and slash right now to discover what the right patterns are.

-Sean


OpenStack Development Mailing List (not for usage questions)
Unsubscribe: OpenStack-dev-request@lists.openstack.org?subject:unsubscribe
http://lists.openstack.org/cgi-bin/mailman/listinfo/openstack-dev
responded Jun 26, 2017 by Sylvain_Bauza (14,100 points)   1 3 5
0 votes

On 06/26/2017 04:49 AM, Sylvain Bauza wrote:

Le 23/06/2017 18:52, Sean Dague a écrit :

The Nova bug backlog is just over 800 open bugs, which while
historically not terrible, remains too large to be collectively usable
to figure out where things stand. We've had a few recent issues where we
just happened to discover upgrade bugs filed 4 months ago that needed
fixes and backports.

Historically we've tried to just solve the bug backlog with volunteers.
We've had many a brave person dive into here, and burn out after 4 - 6
months. And we're currently without a bug lead. Having done a big giant
purge in the past
(http://lists.openstack.org/pipermail/openstack-dev/2014-September/046517.html)
I know how daunting this all can be.

I don't think that people can currently solve the bug triage problem at
the current workload that it creates. We've got to reduce the smart
human part of that workload.

Thanks for sharing ideas, Sean.

But, I think that we can also learn some lessons from what active github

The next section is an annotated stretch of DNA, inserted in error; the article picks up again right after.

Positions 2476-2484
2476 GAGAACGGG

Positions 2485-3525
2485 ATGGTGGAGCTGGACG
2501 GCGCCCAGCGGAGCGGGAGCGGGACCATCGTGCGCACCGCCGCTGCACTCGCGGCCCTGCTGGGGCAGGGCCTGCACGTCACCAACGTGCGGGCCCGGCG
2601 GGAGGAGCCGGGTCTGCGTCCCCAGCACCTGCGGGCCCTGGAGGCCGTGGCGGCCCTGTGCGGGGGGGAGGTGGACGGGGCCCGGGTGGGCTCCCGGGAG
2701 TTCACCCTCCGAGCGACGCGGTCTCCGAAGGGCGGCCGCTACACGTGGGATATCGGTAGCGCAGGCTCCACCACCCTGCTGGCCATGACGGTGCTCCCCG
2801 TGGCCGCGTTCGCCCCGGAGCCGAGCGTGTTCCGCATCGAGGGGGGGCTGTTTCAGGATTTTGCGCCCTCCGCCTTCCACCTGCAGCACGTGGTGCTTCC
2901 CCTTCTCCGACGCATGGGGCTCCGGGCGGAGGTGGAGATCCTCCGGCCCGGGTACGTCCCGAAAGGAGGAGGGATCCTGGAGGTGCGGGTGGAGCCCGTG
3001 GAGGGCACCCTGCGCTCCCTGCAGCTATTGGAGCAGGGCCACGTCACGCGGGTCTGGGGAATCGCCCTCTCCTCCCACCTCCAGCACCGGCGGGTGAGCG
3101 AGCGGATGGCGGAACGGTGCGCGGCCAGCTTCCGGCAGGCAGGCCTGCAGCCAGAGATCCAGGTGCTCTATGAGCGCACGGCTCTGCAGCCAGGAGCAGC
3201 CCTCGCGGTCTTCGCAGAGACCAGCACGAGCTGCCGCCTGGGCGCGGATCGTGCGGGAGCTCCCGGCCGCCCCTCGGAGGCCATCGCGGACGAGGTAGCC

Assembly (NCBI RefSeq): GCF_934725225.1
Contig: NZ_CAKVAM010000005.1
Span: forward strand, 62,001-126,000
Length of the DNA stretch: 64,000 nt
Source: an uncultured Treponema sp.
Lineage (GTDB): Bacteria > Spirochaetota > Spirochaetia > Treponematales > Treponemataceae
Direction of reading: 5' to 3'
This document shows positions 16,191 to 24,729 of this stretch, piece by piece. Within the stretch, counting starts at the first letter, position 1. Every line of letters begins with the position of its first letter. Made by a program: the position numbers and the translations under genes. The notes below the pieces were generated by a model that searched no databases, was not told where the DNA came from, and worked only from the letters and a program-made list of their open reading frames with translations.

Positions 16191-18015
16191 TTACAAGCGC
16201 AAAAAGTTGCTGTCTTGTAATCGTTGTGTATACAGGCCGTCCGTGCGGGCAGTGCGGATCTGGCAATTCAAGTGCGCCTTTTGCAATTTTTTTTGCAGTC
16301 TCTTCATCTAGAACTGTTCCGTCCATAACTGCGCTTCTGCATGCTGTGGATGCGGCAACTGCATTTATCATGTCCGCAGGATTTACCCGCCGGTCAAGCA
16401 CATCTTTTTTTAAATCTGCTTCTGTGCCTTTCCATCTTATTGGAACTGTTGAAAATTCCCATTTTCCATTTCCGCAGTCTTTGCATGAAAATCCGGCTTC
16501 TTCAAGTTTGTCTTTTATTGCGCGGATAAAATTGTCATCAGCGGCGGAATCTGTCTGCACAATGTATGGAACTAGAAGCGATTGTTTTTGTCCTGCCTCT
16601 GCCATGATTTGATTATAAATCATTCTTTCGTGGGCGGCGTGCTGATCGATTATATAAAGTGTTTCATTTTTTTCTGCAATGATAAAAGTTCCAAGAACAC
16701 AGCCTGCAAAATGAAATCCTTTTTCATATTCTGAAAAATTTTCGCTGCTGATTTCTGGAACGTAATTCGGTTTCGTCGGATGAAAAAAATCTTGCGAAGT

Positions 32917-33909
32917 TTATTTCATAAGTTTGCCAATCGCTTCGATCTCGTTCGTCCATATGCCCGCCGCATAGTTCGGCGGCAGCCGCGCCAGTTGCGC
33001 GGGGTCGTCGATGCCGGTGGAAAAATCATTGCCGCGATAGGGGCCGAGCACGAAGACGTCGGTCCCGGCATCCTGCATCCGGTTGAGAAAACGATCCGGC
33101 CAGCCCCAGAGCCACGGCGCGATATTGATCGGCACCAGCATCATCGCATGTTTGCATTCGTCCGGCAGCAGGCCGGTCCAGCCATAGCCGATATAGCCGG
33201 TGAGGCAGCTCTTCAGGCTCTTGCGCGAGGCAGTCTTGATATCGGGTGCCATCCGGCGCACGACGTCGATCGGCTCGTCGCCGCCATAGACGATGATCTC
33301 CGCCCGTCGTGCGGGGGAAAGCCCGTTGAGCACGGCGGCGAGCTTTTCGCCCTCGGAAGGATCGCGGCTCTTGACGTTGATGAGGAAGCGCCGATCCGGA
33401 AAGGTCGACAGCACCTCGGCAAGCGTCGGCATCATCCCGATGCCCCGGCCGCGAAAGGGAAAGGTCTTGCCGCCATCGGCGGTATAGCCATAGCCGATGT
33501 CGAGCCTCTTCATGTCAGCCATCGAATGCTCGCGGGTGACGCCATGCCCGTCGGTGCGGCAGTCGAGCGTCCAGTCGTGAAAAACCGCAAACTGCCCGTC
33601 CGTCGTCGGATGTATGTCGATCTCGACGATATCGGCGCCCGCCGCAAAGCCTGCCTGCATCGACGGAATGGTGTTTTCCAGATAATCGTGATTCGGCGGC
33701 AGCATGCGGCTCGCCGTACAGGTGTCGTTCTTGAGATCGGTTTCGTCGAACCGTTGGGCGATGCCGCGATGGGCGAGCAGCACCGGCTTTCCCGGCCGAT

projects do.

1 Bot away bad states

There are known bad states of bugs - In Progress with no open patch,
Assigned but not In Progress. We can just bot these away with scripts.
Even better would be to react immediately on bugs like those, that helps
to train folks how to use our workflow. I've got some starter scripts
for this up at - https://github.com/sdague/nova-bug-tools

Sometimes, I had no idea why but I noticed the Gerrit hook not working
(ie. amending the Launchpad bug with the Gerrit URL) so some of the bugs
I was looking for were actively being worked on (and I had the same
experience myself although my commit msg was pretty correctly marked AFAIR).

Either way, what you propose sounds reasonable to me. If you care about
fixing a bug by putting yourself owner of that bug, that also means you
engage yourself on a resolution sooner than later (even if I do fail
applying that to myself...).

2 Use tag based workflow

One lesson from github projects, is the github tracker has no workflow.
Issues are openned or closed. Workflow has to be invented by every team
based on a set of tags. Sometimes that's annoying, but often times it's